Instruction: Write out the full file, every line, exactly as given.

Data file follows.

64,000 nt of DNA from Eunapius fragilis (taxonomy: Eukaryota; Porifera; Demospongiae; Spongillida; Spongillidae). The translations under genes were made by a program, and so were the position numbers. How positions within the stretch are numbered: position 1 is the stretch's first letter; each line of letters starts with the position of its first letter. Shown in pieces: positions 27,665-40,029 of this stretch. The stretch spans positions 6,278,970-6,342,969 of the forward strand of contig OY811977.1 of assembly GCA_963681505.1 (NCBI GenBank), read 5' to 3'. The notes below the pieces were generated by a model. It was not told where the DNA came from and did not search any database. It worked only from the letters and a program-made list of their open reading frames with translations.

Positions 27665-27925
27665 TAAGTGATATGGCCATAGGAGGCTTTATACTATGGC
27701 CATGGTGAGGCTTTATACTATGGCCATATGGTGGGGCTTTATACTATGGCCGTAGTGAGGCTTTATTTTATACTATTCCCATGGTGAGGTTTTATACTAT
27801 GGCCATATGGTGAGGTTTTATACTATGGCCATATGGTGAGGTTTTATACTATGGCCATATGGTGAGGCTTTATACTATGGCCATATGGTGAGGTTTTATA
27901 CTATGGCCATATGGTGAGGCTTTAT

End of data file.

64,000 nt of DNA from Eunapius fragilis (taxonomy: Eukaryota; Porifera; Demospongiae; Spongillida; Spongillidae). The translations under genes were made by a program, and so were the position numbers. How positions within the stretch are numbered: position 1 is the stretch's first letter; each line of letters starts with the position of its first letter. Shown in pieces: positions 27,665-40,029 of this stretch. The stretch spans positions 6,278,970-6,342,969 of the forward strand of contig OY811977.1 of assembly GCA_963681505.1 (NCBI GenBank), read 5' to 3'. The notes below the pieces were generated by a model. It was not told where the DNA came from and did not search any database. It worked only from the letters and a program-made list of their open reading frames with translations.

Positions 27665-27925
27665 TAAGTGATATGGCCATAGGAGGCTTTATACTATGGC
27701 CATGGTGAGGCTTTATACTATGGCCATATGGTGGGGCTTTATACTATGGCCGTAGTGAGGCTTTATTTTATACTATTCCCATGGTGAGGTTTTATACTAT
27801 GGCCATATGGTGAGGTTTTATACTATGGCCATATGGTGAGGTTTTATACTATGGCCATATGGTGAGGCTTTATACTATGGCCATATGGTGAGGTTTTATA
27901 CTATGGCCATATGGTGAGGCTTTAT